It's inevitable. Everyone ages. Aging typically increases the chance of disease. Dong-Ming Su, PhD, associate professor of Molecular Biology and Immunology, is researching ways to prevent or delay the onset of diseases related to immune system aging.
The National Institutes of Health (NIH) have provided more than $2 million in support to Su to investigate molecular changes in the thymus, a gland located in the front of the neck that regulates the immune system. The thymus plays an active role in the aging of T cells, white blood cells that attack cells infected by bacteria, viruses or other disease causing organisms.
T cells are part of the adaptive immune system, which is composed of highly specialized, systemic cells and processes that eliminate or prevent pathogenic challenges and can prepare itself for future challenges. Influenza, cancer and rheumatoid arthritis are all examples of diseases caused from decreasing T cell function.
The thymus shrinks and fat begins to surround it, which prohibits the thymus from producing enough new T cells and fighting disease. Cells in the thymus can be divided into thymic stromal cells and hematopoietic stem cells. Su's research team found that the stromal cells age more rapidly than the stem cells, which challenges traditional thinking.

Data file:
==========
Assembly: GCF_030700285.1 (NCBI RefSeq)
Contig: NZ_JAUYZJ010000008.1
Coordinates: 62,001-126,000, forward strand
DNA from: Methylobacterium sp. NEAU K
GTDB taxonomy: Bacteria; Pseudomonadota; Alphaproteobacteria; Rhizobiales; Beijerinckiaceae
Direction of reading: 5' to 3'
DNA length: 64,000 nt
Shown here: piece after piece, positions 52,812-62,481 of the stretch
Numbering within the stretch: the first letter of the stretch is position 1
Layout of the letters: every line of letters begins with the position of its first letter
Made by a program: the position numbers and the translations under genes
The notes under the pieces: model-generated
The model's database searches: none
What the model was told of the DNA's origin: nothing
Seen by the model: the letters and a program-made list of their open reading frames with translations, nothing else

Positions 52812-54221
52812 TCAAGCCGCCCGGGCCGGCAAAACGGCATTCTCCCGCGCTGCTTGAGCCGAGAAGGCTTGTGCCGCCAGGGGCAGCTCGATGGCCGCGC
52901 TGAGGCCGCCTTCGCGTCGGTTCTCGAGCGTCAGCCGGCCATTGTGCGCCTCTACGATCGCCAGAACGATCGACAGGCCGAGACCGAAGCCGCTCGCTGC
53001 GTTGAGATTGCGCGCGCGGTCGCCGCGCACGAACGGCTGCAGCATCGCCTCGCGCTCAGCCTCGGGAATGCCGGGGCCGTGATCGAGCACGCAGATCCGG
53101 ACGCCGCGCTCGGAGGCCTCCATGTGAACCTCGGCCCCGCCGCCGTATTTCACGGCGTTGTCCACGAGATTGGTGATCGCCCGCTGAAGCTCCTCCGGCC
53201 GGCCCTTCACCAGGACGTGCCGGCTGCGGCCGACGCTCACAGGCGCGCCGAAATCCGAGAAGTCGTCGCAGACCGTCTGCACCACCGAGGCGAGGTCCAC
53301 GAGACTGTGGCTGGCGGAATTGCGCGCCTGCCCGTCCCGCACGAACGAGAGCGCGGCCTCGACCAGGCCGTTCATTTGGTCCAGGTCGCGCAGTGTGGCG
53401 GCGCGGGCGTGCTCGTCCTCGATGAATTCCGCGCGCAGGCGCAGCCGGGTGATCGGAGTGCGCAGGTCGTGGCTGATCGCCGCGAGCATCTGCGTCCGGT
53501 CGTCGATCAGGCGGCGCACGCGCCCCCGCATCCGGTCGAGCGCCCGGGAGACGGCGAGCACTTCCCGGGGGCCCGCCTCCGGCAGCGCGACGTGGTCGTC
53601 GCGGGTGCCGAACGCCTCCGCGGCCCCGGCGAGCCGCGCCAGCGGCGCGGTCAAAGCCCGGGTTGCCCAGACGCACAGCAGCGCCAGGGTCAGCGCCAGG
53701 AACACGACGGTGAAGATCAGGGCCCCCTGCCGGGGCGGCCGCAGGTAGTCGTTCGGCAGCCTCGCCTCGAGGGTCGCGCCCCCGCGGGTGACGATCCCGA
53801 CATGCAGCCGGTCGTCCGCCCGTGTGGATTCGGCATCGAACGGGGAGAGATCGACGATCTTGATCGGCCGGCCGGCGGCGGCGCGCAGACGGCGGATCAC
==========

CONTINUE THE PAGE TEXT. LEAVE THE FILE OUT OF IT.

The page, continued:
"We are working to find a way to rescue the stromal cells from aging and make the microenvironment younger," Su said. "If the stromal cells do not age as quickly, the thymus will not shrink as quickly and would be able to produce new T cells."
Su said this could be accomplished through gene regulation, known as gene therapy, or through a stem-cell based therapy. While still in the early stages of lab research, Su said that gene expression could be stimulated through a simple injection.
"Although we are in the early stages of this research, this could ultimately change lives," Su said. "The consequences of this research could potentially increase life span and improve quality of life for the elderly."
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